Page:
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http://dx.doi.org/10.1016/j.nbd.2018.09.026DOI Listing
http://www.ncbi.nlm.nih.gov/pmc/articles/PMC7104842PMC
January 2019

Chronic Oxidative Stress, Mitochondrial Dysfunction, Nrf2 Activation and Inflammation in the Hippocampus Accompany Heightened Systemic Inflammation and Oxidative Stress in an Animal Model of Gulf War Illness.

Front Mol Neurosci 2017 14;10:182. Epub 2017 Jun 14.

Research Service, Olin E. Teague Veterans' Medical Center, Central Texas Veterans Health Care System, TempleTX, United States.

Memory and mood dysfunction are the key symptoms of Gulf war illness (GWI), a lingering multi-symptom ailment afflicting >200,000 veterans who served in the Persian Gulf War-1. Research probing the source of the disease has demonstrated that concomitant exposures to anti-nerve gas agent pyridostigmine bromide (PB), pesticides, and war-related stress are among the chief causes of GWI. Indeed, exposures to GWI-related chemicals (GWIR-Cs) and mild stress in animal models cause memory and mood impairments alongside reduced neurogenesis and chronic low-level inflammation in the hippocampus. In the current study, we examined whether exposure to GWIR-Cs and stress causes chronic changes in the expression of genes related to increased oxidative stress, mitochondrial dysfunction, and inflammation in the hippocampus. We also investigated whether GWI is linked with chronically increased activation of Nrf2 (a master regulator of antioxidant response) in the hippocampus, and inflammation and enhanced oxidative stress at the systemic level. Adult male rats were exposed daily to low-doses of PB and pesticides (DEET and permethrin), in combination with 5 min of restraint stress for 4 weeks. Analysis of the hippocampus performed 6 months after the exposure revealed increased expression of many genes related to oxidative stress response and/or antioxidant activity (, and ), reactive oxygen species metabolism (, and ) and oxygen transport ( and ). Furthermore, multiple genes relevant to mitochondrial respiration (, and ) and neuroinflammation (, and ) were up-regulated, alongside 73-88% reduction in the expression of anti-inflammatory genes and , and nuclear translocation and increased expression of Nrf2 protein. These hippocampal changes were associated with elevated levels of pro-inflammatory cytokines and chemokines (Tnfa, IL1b, IL1a, Tgfb, and Fgf2) and lipid peroxidation byproduct malondialdehyde in the serum, suggesting the presence of an incessant systemic inflammation and elevated oxidative stress. These results imply that chronic oxidative stress, inflammation, and mitochondrial dysfunction in the hippocampus, and heightened systemic inflammation and oxidative stress likely underlie the persistent memory and mood dysfunction observed in GWI.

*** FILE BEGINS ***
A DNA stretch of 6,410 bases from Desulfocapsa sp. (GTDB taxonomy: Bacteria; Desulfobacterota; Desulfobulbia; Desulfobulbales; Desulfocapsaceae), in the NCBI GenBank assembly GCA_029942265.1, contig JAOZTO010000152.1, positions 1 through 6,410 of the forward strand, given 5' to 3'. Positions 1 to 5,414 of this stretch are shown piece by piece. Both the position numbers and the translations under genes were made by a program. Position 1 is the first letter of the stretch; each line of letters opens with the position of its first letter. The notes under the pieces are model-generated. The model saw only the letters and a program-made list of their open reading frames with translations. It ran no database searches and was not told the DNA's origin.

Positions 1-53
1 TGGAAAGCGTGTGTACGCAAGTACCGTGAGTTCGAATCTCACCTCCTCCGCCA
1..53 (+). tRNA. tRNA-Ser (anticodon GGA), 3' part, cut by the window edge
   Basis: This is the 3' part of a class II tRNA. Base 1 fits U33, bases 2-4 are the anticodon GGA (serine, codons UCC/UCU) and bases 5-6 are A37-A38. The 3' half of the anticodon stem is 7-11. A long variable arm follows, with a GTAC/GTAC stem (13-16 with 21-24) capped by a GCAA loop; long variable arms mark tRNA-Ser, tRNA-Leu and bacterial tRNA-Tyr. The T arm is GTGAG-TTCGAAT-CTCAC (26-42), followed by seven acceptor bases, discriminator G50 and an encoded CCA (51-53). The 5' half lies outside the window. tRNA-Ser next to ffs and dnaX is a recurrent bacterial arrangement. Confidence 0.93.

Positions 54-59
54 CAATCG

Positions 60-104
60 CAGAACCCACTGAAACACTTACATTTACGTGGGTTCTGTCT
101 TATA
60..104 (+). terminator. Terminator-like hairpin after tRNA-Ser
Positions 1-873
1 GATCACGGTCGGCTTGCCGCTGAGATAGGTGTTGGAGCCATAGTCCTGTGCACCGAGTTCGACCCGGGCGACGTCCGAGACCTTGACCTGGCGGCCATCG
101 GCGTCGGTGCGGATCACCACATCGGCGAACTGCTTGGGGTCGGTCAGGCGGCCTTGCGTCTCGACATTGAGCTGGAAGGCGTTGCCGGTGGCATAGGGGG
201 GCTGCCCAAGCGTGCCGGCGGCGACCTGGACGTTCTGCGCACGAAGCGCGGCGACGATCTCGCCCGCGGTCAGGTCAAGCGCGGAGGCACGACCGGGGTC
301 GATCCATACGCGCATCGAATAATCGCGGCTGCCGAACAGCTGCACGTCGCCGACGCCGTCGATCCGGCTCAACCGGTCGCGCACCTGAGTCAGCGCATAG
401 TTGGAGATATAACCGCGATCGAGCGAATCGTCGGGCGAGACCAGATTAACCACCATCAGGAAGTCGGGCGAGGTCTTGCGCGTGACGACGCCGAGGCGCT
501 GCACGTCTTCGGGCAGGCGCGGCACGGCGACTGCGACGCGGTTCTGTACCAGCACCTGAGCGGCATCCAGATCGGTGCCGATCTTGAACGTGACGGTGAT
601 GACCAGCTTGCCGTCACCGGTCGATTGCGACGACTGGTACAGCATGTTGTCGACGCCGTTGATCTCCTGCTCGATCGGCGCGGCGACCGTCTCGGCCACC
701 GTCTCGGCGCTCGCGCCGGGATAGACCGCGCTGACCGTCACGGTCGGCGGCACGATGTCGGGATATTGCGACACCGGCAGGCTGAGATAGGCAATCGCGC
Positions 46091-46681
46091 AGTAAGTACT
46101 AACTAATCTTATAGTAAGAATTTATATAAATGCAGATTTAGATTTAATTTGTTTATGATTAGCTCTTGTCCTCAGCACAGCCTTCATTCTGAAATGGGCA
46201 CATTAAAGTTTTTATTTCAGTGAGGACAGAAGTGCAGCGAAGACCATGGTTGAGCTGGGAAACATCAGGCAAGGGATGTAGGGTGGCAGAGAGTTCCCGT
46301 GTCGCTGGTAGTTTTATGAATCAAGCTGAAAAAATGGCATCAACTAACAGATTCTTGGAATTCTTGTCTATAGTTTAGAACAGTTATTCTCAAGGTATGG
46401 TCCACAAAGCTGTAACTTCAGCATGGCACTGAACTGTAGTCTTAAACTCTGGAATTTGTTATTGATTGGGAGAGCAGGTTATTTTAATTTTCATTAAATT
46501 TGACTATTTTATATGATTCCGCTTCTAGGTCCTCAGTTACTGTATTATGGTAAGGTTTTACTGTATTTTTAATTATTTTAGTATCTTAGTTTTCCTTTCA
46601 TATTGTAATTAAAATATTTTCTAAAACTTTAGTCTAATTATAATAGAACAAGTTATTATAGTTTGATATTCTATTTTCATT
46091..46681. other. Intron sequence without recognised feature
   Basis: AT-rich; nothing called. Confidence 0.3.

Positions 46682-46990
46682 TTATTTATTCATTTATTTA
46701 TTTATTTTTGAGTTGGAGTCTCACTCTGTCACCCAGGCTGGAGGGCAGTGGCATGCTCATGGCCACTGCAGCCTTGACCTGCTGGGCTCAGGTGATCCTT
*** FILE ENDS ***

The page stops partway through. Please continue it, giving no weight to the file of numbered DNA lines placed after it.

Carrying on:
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http://dx.doi.org/10.3389/fnmol.2017.00182DOI Listing
http://www.ncbi.nlm.nih.gov/pmc/articles/PMC5469946PMC
June 2017